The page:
We live in a culture today where we want results fast, even if we know we have not earned them. With this being said, what was important to me during my early free agency was getting ANY job, anywhere. I could not afford to say that I only wanted to work at Rutgers or Columbia. I knew that I would need to start doing something that I may not have experience in or necessarily wanted to do. We look at guys like Kevin Durant when he was first drafted. He was drafted #2 overall to the Seattle Supersonics (currently known as the Oklahoma City Thunder) whose team was pretty bad. By the way if you’re wondering, Greg Oden was drafted #1 overall. But the team had no superstars or known names. However, he made the franchise what it is today and despite being on the worst team in the league he still became a superstar. You can shine where you want to. Plus, it is so much easier to become a great player when you’re playing amongst bench players. Greg Oden looks like Lebron now that he’s playing in China.
It’s OK to LEAVE!
Listen, despite what anyone says about Durant he made a decision to chase rings. I don’t get why people are so hard on him. He likes to win and wants to win. Think about it. Would you rather work at an organization where you are the superstar but the job falls short of helping you win, OR work alongside other superstars that have won before and know what it takes to be successful? As a huge basketball fan, I probably would want Durant to have stayed for entertainment value but for them, it’s a job. For me, leaving to a championship team was necessary for my credentials and my growth. I could stay at the community college and be a superstar and be loved however I am unable to implement change where I am. Going to a university that is known for winning and has superstars is only going to make me better. Truth is in 20 years we will only be judging him by the championships he has won. Look at Shaq, we think of him as one of the Top 5 centers of all time and yet he was with 6 different teams in his career. Winning four championships with 2 different teams. I should remind you that he left a winning Orlando team to go play with Kobe. Then left a winning Lakers team to go play with Dwyane Wade. He spent the rest of his career chasing rings. The bottom line is you should play to win and it helps when you are part of a winning culture.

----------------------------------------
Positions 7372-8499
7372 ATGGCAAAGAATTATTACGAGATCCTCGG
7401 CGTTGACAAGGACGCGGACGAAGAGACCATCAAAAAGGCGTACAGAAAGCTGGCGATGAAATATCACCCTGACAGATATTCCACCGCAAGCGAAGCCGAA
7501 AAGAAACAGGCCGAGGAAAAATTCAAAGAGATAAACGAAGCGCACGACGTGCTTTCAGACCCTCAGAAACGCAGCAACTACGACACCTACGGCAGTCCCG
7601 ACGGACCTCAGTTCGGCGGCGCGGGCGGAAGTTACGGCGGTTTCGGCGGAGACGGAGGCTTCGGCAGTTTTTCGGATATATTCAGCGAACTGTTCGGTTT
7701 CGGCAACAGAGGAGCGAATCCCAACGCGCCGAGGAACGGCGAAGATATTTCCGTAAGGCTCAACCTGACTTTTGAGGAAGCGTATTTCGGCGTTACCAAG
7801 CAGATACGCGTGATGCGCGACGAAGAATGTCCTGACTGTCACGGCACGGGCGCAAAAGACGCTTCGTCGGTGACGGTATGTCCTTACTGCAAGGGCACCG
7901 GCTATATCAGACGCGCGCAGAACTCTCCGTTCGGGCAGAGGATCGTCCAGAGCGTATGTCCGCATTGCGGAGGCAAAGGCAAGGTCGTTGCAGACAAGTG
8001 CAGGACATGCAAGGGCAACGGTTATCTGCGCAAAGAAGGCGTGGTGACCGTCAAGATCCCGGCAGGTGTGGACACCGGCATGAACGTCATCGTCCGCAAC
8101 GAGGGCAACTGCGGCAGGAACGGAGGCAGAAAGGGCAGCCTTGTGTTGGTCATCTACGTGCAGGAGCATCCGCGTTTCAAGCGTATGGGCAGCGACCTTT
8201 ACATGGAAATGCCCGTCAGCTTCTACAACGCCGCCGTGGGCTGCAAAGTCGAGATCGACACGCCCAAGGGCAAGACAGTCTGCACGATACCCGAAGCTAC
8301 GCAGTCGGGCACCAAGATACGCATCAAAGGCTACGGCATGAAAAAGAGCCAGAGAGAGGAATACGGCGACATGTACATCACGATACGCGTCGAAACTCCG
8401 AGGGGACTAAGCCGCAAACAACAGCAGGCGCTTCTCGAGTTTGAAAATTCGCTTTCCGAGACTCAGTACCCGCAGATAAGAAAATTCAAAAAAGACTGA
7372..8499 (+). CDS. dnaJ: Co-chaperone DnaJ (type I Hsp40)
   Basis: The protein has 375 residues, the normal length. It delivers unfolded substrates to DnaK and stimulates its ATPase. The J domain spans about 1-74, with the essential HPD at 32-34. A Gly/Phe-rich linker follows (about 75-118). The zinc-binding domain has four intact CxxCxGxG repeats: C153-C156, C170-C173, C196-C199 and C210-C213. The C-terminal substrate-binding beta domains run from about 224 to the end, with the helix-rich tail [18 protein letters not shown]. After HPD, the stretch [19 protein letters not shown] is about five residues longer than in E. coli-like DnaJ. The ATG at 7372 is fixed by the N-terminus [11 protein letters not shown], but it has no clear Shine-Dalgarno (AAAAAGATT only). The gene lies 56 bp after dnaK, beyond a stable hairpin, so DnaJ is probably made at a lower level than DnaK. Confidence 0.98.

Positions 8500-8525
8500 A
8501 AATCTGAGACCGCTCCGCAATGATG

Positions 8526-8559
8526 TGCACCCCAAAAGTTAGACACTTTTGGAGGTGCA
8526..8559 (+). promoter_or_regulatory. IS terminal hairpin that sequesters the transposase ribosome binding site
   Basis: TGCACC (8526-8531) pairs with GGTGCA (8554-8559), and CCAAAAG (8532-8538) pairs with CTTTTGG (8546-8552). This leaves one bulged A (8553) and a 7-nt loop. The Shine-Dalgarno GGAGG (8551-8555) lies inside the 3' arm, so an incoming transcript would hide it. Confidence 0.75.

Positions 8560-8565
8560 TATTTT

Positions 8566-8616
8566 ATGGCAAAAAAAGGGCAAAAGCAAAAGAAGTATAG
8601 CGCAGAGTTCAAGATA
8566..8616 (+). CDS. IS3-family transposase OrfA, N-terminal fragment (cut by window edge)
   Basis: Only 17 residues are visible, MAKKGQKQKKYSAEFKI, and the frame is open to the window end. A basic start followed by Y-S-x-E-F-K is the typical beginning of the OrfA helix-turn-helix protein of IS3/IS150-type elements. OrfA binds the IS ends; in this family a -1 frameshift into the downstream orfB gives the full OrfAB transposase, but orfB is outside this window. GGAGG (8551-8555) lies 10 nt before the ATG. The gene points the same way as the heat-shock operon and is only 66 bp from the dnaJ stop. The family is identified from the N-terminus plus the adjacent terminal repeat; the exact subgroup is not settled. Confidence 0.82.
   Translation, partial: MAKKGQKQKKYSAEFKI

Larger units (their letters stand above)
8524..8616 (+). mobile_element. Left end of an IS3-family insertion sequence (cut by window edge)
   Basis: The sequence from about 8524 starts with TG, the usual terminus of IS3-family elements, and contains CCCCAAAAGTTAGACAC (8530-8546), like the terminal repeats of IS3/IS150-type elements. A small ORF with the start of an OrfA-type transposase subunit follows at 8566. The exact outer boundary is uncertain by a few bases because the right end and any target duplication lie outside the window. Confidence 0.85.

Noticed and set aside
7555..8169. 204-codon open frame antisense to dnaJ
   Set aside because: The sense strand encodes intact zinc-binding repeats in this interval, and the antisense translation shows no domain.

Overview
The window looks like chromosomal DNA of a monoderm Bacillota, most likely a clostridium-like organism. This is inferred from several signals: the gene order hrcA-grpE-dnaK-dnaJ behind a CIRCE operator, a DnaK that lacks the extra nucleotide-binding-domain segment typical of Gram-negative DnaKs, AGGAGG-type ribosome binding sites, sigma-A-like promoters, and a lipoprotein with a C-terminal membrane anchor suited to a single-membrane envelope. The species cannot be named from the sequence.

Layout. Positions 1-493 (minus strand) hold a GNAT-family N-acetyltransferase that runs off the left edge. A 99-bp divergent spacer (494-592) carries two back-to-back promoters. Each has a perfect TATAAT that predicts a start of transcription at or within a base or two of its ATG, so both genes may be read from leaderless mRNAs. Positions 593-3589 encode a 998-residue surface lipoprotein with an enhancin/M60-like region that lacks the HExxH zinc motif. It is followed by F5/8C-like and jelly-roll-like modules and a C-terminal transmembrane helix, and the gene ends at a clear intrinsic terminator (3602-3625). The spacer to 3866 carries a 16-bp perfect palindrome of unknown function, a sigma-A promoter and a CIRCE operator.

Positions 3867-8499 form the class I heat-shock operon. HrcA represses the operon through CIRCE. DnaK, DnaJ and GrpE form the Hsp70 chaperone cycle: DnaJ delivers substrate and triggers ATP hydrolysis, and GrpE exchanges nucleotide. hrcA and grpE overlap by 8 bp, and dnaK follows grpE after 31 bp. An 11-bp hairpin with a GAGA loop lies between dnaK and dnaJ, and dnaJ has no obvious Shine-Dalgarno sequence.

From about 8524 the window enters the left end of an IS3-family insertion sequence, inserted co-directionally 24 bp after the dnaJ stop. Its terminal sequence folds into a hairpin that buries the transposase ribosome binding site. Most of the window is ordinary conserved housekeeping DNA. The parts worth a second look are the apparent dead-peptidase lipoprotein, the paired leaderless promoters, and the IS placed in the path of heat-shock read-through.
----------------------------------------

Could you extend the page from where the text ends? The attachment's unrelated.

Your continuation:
Negotiate Your Contract
After you go rock the interview and they call your references, the employer will then offer you a contract. They will offer you a salary based on your skill set, years of experience and job requirements. This is the time where you talk about negotiating your salary. That’s right, you can actually speak to the employer about the possibility of getting more money. It is a very normal process that occurs across all salary positions. Do not feel as if you are an inconvenience or that you are being greedy. You have to make sure you are being compensated fairly. We see what happened with Dwayne Wade and the Heat. During negotiations he felt like he was being undervalued by Miami and decided to leave for more money in Chicago. You will have to have good reasons for why you are asking for more money. You want to read through the job description and requirements and explain what you can bring to the table. You will have to be your own manager as you negotiate your contract.
At the end of it all, free agency can be stressful however it is fun to explore the different opportunities that are out there. In order to get that dream job, it takes preparation, great mentors and self-motivation along with a great resume. Put yourself out there and be ready to be the next TOP free agent
Antonio Talamo is a young higher education professional that has experience working in Student Activities and Advisement. He currently teaches a College Student Success course for first-semester students where he speaks of topics from time-management to student leadership. He has grown from a go-to-class-go-home student to a professional who is passionate about giving students the best college experience at any level. He is a huge sports fan that loves the New York Giants and the Boston Red Sox and swears he is the reason the Red Sox broke the Bambino curse.